Friday, October 15, 2004


I'm an introvert. Supposedly, about a third of the population could be characterized as introverts. Extroverts, i think, conflate introversion with shyness; but i believe this is incorrect. My distinction would be this: a shy person is somebody who desperately wants to be social but for some reason cannot, while an introvert is somebody who is capable of being social, but doesn't want to be. For instance, i have no problem speaking in front of crowds, or even striking up a conversation with a stranger. I'm married and i have kids, so i could make the case that i'm not a social misfit. But in general i'd rather have root canal than engage in small-talk. Large parties with unfamiliar people are what i imagine hell will be like.

Often i regard my introversion as a sort of mild disability, but there are some advantages. First is that i have no problem with being alone for long periods of time, which makes it easier to telecommute and to keep myself entertained (i know extroverts who would regard going to a movie alone as pathetic or even pathological, but i actually prefer it). Another advantage is the well-known capacity of the introverted to focus. I can completely shut out the world around me for hours at a time to concentrate on a problem. And like most introverts i have a small circle of very good friends, with whom i enjoy spending time.

The disadvantages are considerable though, primarily because our society prefers the extrovert. An introvert might be considered aloof or even rude because it's so difficult to exchange the standard pleasantries, or to engage in yet another conversation about weather, schools, kids, etc. Extroverts are perceived as better leaders, and they may well be. The classic networking opportunities are precisely the sort of thing that an introvert will avoid. Introverts often have trouble "thinking on their feet" also, because of the strong compulsion to contemplate before speaking or acting. Some researchers have even speculated that this might be an aspect of brain chemistry.

It's possible to succeed as an introvert (Warren Buffet is said to be an introvert, for example), but i hope that my kids don't inherit this trait. Being an introvert is a bit like what an extrovert might feel like in a foreign country where he or she doesn't speak the language (although oddly enough i've found that i get along well in European countries because as an introvert i don't seem as "American" to most Europeans). You can get through the day fine-- you can meet people, get from place to place, eat in restaurants, go to the theater, etc. But everything is just a bit harder than it needs to be.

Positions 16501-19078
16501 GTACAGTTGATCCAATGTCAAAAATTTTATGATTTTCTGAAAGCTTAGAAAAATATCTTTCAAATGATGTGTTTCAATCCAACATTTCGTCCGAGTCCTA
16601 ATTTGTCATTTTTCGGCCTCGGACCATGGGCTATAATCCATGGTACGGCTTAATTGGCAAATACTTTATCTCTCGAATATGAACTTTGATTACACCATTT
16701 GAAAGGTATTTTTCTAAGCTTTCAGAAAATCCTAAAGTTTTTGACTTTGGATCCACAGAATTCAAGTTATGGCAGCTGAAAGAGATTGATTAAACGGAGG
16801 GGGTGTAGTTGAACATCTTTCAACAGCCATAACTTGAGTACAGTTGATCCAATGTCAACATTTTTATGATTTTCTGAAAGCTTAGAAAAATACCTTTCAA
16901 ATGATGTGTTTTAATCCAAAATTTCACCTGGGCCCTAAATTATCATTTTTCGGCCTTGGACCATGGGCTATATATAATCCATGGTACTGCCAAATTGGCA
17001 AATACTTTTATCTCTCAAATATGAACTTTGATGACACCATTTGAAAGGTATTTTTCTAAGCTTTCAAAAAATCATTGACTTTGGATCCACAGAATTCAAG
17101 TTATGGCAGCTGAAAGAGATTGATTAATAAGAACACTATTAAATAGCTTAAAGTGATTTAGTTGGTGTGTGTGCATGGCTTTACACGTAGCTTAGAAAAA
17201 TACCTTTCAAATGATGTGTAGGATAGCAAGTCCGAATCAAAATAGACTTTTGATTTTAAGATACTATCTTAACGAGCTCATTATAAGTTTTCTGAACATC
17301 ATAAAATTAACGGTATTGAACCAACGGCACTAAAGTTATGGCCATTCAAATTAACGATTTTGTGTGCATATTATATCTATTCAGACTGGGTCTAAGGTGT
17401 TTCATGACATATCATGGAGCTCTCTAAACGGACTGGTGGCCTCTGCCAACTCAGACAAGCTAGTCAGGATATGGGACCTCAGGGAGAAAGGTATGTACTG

Prak said...

Hi, Mike. I was disappointed to see that no one had commented on this post, as it's a nigh-on perfect description of what it's like to be an introvert. Maybe it's because the extroverts don't care and the introverts don't want to ;-)

J said...

I agree with prak - this is a very good post.

I too have no problem striking up a conversation...if i want to. It is just that, in many cases, I choose not to. Small talk is boring and often useless - if it is with a random stranger, chances are extremely high we won't remember what was said a month down the road.

However, if there is chance that either of us may learn something important or that the situation we are in may be improved in some way (even if it is small) by speaking up, I have no problem testing the waters by saying something.

It is a conscience choice to not speak and in my mind at least, it in some ways shows respect to others to let them continue to enjoy their privacy. It is also worth noting that in most crowds, even the 2/3 of the population that are extroverts choose not to talk to me.

But you're right - if I were to choose, I'd make my kids a little more extroverted (and I think they are) just because of the societal advantages that often yields.